It should surprise no one that most investors have left the patent business for other types of investments. Many contingent fee lawyers have left it too. Even Ray Niro, the granddaddy of contingent fee patent defense who built a storied career and a highly successful law firm defending inventors against large infringing companies, has largely left the business, opting to take on patent defense work instead. Today, an inventor is not likely to find money or legal representation to defend a patent, nor are they as likely to find investors as willing to invest in early stage start-up companies. The net effect of this investor reaction is that most patents simply cannot be enforced no matter how “good” they are.
There are multiple causes contributing to this catastrophe. To name just a few, the severe loss ratios and high costs of PTAB procedures created under the America Invents Act of 2011, the increasingly hostile environment within the Federal Circuit to patents, the technically illiterate Supreme Court, the overworked USPTO, and a string of pro-infringer case law decisions starting in 2006 with eBay v. MercExchange, which all but eliminated injunctive relief, continuing to the present with Alice v CLS Bank scrambling the definition of what is patentable. Just the fact that new patent reform legislation is brought up year after year in Congress creates chaos in a patent system already plagued by chaos.
Of all this damage, Alice v CLS Bank is the primary showstopper in terms of harm to innovators.
In Alice, the courts disorganized the definition of what is or is not patentable subject matter by expanding an exception to patentability called the “abstract idea”. If the invention encased in a patent is deemed to be an abstract idea, it is no longer patentable and will be invalidated. Poof, the property right is gone. This Supreme Court decision is extremely troubling because although the Court applies the “abstract idea” test they have never defined the meaning of “abstract idea.” To have and apply an undefined test is absurd. Further complicating matters is the very real truth that at some basic level every invention, no matter how complex, started off as an idea. In the wake of the Alice decision the “abstract idea” test has swallowed many areas of innovation whole, and is being misapplied to a logical extreme by patent examiners, Administrative Patent Judges and Federal Court Judges alike.
It should surprise no one that an abstract idea cannot be reasonably defined in concrete terms. The courts and the PTAB have left a trail of confusing and often ridiculous rulings that have invalidated a large percentage of challenged patents. The definition is now so scrambled that courts mix analysis of what is abstract with analysis of what is obvious or anticipated, something that prior to the Supreme Court’s decision in Mayo v. Prometheus in 2012 was absolutely prohibited. Alas, in their infinite wisdom, despite many generations of law to the contrary, the Supreme Court for the first time in 2012 decided it was appropriate to conflate patent eligibility with anticipation and obviousness. Whether or not the invention is abstract and therefore patent ineligible has become wholly dependent on the subjective opinions of whatever judge(s) assigned to the case.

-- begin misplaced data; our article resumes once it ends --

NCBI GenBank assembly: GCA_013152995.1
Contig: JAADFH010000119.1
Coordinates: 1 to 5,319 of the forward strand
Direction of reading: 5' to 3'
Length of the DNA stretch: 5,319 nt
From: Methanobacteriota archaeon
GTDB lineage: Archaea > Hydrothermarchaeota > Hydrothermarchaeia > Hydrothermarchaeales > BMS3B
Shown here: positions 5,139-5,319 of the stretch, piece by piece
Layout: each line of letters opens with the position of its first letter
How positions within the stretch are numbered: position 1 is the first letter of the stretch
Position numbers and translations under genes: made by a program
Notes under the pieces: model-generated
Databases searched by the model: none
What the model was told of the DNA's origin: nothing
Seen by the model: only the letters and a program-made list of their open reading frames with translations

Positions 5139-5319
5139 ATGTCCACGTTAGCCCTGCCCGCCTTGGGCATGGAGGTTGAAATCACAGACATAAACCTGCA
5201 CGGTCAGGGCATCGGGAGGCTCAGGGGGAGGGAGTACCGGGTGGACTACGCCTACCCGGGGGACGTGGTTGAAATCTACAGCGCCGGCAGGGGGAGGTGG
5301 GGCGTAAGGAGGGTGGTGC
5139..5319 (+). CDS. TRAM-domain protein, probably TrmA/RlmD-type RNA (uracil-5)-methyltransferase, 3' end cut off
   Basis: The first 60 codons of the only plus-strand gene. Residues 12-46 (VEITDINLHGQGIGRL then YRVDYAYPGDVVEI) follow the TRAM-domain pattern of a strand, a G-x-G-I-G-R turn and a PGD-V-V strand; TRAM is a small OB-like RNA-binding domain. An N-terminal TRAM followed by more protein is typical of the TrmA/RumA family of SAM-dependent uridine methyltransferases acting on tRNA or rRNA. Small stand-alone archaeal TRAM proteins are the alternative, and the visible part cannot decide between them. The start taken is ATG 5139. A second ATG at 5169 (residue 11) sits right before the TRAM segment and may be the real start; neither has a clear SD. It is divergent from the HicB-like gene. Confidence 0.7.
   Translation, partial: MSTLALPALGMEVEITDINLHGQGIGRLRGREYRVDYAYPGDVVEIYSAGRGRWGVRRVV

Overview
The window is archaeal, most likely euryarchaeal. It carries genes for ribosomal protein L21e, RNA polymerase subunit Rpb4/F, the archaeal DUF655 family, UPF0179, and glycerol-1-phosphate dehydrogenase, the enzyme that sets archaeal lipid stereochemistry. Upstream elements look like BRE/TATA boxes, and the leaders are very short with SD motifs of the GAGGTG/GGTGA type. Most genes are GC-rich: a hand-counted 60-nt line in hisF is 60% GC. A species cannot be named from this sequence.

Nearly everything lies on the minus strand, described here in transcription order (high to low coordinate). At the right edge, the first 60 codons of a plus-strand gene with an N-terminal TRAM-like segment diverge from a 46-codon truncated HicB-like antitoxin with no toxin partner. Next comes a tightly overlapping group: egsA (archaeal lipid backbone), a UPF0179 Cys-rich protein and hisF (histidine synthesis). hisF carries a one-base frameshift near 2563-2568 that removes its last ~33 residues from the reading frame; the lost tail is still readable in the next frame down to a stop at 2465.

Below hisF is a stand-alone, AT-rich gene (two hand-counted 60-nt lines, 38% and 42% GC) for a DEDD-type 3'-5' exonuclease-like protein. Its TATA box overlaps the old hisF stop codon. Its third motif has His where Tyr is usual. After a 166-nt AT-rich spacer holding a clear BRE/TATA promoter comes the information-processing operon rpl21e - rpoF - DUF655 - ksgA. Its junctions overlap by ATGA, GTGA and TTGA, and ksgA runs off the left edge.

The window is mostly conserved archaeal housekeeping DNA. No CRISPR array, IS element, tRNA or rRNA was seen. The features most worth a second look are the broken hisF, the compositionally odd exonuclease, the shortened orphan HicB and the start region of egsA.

What is or isn’t abstract is no longer generally understood by inventors, investors, or even lawyers. What is abstract can’t be understood because nobody knows what means. From the perspective of an inventor or small innovation company, the consequences of this jurisprudence are enormous. For reasons not explained the Supreme Court has substantially deviated from many generations of well established patent law, bringing extreme uncertainty into a business context that demands both scientific and legal certainty to survive.
Today, a patent is effectively presumed to be invalid with only a small chance it will become valid after millions of dollars are burned over many years of litigation. Because nobody can figure out in advance if any particular patent will pass muster, the abstract idea exception has effectively wiped out the presumption of validity for all patents in the eyes of investors in small innovation companies. This means when an investor looks at an early stage company with a patent as its primary asset (in many cases, its sole asset), the patent cannot realistically be valued as collateral for investment purposes. Investors rightly understand that their dollars invested in the new product can no longer be protected from big corporations simply copying it and overwhelming the startup in the market. Big corporations are simply responding rationally to changes in the law that are designed to allow them to misappropriate innovative products from inventors and innovative startups. It is just too risky to place any value on the patent, which means there is nothing to invest in from the investors’ perspective.
The abstract idea has proven devastating to inventors and small innovation companies. Until Alice and Mayo are corrected, the show stops for inventors and small innovation companies who happen to need investors. In the meantime, we should all be concerned. More companies are going out of business than are starting up for the first time in U.S. history. Thanks to bad policy decisions and awful Supreme Court decisions, America is killing the very engine that made us the greatest economic power in history.